In their statement, the church leaders affirmed the principles that have been proclaimed by Pope Francis regarding the Middle East: that peace is a condition for Christians to remain in their homelands; that there is no Middle East without Christians, who are a factor of equilibrium and stability in it; and that citizens have the duty to defend the rights of individuals and minorities.
Turning with urgency to the continuing impasse in forming Lebanon’s government more than five months after parliamentary elections, the prelates said it is unacceptable that the government still does not exist.
They urged all the political parties concerned to facilitate the formation of the government, “today before tomorrow.” They pointed to “the loss of mutual trust, the absence of internal unity and the tyranny of private interests, as well as external interference” as reasons for the deadlock.
They applauded “with all the Lebanese -- at home and abroad -- the historic reconciliation” of two rival Maronite Catholic political leaders after more than four decades of enmity. Samir Geagea, leader of the Lebanese Forces political party, and Suleiman Frangieh Jr., head of the Marada party, have been foes since the early days of Lebanon’s 1975-1990 civil war.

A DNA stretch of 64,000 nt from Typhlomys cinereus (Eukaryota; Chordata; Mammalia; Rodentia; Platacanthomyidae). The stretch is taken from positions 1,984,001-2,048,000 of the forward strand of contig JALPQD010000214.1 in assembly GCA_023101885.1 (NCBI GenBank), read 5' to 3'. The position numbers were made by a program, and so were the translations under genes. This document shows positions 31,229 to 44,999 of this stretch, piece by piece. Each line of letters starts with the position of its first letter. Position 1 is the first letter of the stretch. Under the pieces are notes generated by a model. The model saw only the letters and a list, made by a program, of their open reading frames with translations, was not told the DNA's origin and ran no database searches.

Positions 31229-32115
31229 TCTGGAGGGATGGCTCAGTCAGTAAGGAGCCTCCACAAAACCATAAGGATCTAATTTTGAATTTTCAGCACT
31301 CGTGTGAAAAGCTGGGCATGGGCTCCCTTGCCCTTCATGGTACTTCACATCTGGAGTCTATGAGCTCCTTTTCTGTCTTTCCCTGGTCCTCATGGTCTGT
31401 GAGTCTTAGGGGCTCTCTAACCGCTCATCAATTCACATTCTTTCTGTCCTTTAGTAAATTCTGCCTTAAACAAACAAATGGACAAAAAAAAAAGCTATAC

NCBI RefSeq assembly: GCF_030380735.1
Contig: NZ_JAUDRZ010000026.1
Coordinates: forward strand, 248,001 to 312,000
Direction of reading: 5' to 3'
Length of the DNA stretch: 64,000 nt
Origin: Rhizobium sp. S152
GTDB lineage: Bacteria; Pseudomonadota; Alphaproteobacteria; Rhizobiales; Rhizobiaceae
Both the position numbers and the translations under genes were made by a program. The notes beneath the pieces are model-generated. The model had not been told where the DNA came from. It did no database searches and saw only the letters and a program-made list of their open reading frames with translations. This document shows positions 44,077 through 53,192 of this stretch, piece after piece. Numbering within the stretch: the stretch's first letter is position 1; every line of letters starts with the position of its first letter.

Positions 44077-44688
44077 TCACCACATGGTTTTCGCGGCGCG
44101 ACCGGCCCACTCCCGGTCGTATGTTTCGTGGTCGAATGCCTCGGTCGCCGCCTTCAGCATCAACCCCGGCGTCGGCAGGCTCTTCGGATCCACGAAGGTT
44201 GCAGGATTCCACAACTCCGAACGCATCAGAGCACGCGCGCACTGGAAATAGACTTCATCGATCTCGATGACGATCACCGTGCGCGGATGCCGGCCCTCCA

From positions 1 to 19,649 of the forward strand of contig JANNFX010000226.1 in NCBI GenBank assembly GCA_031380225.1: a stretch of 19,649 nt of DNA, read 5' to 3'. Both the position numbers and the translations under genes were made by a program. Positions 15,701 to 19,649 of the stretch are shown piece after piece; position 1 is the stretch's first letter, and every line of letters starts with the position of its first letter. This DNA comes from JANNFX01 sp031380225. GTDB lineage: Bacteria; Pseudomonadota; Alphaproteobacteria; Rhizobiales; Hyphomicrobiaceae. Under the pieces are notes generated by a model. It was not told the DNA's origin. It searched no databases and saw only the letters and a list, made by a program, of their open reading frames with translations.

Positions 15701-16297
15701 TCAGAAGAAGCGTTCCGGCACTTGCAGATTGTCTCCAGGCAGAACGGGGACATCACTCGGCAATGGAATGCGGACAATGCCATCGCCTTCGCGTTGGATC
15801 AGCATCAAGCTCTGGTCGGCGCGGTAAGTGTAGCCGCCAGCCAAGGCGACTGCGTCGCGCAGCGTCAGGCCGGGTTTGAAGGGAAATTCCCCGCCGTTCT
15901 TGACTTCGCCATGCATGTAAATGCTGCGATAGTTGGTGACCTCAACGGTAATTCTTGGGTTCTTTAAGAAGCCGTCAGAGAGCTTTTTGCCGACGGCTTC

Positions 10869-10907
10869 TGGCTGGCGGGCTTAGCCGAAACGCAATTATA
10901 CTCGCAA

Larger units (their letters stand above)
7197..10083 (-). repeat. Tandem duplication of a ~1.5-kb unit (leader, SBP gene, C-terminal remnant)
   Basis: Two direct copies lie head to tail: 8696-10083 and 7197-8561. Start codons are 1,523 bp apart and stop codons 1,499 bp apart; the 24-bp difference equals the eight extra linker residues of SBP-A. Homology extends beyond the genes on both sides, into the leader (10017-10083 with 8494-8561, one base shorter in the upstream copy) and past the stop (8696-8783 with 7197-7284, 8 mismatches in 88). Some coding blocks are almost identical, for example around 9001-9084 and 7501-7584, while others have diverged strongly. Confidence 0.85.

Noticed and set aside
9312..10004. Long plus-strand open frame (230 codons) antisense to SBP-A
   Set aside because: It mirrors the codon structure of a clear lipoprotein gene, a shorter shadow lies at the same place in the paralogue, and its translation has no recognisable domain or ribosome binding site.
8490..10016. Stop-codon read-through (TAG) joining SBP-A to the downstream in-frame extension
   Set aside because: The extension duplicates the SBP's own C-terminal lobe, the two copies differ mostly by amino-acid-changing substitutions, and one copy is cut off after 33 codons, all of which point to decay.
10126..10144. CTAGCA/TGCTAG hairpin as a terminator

Their formal reconciliation took place on 14 November under the patronage of Cardinal Bechara Rai at Bkerke, Maronite patriarch. The two Maronite leaders signed a document confirming their “joint will to turn the page of the past and move on toward new horizons” in their relations “at the human, social, political and national levels for the years to come.”
Tags: Lebanon Middle East